Kansas High School Students Help Run County Museum

KSN News, April 9, 2024 – Click to view original article

GREENSBURG, Kan. (KSNW) — Students in the Kiowa County Jobs for America’s Graduates program are getting a unique opportunity. In late 2023, the Kiowa County Historical Museum director resigned but left the idea of bringing in the JAG program.

“We were all on board with it,” board member Jeanie Finch said. “We were so excited about it.”

“The museum asked us to come in and just kind of take over to increase some foot traffic, increase some social media,” junior Hannah Greenleaf said. “We just thought, ‘Well, what better way to do that than to change some stuff up and get our community involved.’”

Three students are taking on the duties and responsibilities of the executive director position. Their first project in the museum is displaying quilts from people in the county.

“The fact that our students were sought out for this opportunity because they know our students are the real deal,” JAG Case Specialist Marcus Mitchell said. “And they know our students love giving back to the place that invests so much in them.”

“It’s a great opportunity to see some things from the community that I don’t think a lot of people see very often,” junior Silas Hawkins said. “It really is unique. I don’t think there’s a lot of people doing stuff like this, and it’s a cool way to show off Kiowa County and the community that we have here.”

“They always come up with good ideas,” Finch said. “We basically let them run with it.”

They say this is a way to get new people into the museum.

“It’s been the same for forever, so having a new presence come in, I feel like it brings life, color into the museum that hasn’t been there for a while,” Hawkins said. “The people that have been before can now come and see stuff they haven’t seen before. It helps them want to come back instead of, ‘Well, I’ve already seen everything.’”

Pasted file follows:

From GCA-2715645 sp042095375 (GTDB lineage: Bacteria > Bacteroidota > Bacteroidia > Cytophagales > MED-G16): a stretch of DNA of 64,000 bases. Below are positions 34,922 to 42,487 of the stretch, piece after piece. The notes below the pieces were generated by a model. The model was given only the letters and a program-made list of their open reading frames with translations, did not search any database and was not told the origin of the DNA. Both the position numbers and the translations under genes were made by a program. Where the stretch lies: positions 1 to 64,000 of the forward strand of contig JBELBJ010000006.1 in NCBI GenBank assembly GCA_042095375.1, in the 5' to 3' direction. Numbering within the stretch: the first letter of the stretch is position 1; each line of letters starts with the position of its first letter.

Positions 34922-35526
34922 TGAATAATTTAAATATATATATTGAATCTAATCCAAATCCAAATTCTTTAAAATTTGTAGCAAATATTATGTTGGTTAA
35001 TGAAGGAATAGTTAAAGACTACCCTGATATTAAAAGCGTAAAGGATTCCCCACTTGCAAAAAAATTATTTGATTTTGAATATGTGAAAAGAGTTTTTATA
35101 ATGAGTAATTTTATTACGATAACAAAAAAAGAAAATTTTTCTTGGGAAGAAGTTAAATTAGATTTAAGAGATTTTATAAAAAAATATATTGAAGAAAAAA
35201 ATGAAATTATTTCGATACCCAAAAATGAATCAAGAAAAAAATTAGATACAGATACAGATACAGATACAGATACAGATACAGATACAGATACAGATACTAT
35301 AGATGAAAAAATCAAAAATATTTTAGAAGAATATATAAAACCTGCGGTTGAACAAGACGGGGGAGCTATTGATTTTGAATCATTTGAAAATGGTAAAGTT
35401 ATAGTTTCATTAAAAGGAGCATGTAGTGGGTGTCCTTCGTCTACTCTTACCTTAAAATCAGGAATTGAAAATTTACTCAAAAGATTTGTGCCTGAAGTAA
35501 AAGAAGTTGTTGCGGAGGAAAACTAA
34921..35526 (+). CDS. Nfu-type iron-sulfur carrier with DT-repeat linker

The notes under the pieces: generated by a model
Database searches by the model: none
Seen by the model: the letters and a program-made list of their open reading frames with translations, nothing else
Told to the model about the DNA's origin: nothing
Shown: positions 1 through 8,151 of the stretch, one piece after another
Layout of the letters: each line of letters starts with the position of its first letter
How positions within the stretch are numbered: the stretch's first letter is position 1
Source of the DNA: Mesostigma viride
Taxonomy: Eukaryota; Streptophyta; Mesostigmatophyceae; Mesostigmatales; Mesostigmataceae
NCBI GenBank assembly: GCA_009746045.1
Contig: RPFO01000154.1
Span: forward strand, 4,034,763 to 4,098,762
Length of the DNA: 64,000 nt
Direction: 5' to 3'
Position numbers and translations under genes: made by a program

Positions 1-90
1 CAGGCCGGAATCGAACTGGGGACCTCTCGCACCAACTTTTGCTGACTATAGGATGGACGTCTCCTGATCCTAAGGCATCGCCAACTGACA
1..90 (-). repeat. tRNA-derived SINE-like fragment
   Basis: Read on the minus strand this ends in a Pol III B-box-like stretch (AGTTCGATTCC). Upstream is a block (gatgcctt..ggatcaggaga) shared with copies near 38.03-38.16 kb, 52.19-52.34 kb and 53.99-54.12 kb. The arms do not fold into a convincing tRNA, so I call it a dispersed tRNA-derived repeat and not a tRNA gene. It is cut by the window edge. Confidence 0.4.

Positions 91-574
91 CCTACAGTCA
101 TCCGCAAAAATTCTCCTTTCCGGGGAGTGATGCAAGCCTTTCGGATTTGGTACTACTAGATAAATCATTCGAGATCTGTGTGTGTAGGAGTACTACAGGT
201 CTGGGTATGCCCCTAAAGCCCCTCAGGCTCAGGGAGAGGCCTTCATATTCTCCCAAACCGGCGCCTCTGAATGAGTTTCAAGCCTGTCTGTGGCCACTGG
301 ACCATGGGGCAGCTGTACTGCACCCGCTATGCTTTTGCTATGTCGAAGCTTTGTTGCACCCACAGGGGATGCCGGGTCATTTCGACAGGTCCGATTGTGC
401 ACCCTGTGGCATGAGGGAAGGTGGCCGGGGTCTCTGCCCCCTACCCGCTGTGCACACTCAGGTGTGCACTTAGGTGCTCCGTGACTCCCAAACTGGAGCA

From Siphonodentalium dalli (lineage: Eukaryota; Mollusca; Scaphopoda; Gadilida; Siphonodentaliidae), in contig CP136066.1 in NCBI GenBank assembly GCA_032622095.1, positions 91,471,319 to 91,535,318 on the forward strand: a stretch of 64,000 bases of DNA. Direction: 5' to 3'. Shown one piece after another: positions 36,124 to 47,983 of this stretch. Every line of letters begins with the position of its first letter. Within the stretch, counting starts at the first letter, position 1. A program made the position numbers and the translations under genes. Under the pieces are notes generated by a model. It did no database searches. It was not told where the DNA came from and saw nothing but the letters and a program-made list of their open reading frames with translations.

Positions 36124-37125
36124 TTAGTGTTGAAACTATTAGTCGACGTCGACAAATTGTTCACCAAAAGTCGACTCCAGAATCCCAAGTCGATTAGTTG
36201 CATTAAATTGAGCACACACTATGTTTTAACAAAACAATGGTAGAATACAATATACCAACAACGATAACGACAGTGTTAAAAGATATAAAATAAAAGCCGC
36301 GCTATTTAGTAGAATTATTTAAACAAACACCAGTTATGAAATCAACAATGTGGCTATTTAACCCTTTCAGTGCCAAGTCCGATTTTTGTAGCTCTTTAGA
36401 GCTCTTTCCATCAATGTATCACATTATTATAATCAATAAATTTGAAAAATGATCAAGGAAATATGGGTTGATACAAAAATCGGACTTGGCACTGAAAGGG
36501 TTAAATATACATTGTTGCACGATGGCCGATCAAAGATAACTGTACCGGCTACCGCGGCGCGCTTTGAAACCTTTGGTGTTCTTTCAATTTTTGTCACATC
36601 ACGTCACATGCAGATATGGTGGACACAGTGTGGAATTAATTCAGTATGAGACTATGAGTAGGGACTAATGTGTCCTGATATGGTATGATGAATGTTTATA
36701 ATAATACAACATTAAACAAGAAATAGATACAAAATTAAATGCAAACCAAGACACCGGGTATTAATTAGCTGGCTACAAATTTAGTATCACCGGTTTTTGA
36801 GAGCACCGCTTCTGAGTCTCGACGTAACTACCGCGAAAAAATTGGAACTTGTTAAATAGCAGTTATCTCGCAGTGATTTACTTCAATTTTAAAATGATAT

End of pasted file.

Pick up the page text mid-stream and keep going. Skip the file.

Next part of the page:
It is also helping set the students up better for their future.

“It’s taught good lessons about teamwork,” Hawkins said. “You really see that not one person could do this. It’s one of those many opportunities JAG provides for people that I don’t think you could get anywhere else. It’ll look great on resumes and help prepare for jobs in the future. It’s unlike anything we’ve done before, so it’s pretty unique, and it’s a cool experience to be able to do this. It’s a lot of responsibility. It helps us learn what will and won’t work. It can help in future jobs. You can show that I’ve already taken care of projects like this, so I feel like I can take on some bigger roles.”

“I think it’ll set us up like time management, especially because it’s not like this is our only thing,” sophomore Regan Greenleaf said. “We have jobs, we have sports, school, and it’s very good to, like, have to balance all of that. It might get stressful at times, but it’s very good to see like what it looks like to have to balance lots of things.”

“They’re gaining so many things that don’t show up on a transcript or resume,” Mitchell said. “It’s on-the-job training, problem-solving and teamwork that they’re learning right now. It really is next level.”

The students’ work is beneficial for all.

“It’s good for the kids, its good for the community, it freshens up the museum,” Finch said. “The kids have always got something. It’s a new generation out there.”

They are also working on social media and other ideas to bring new life into the museum.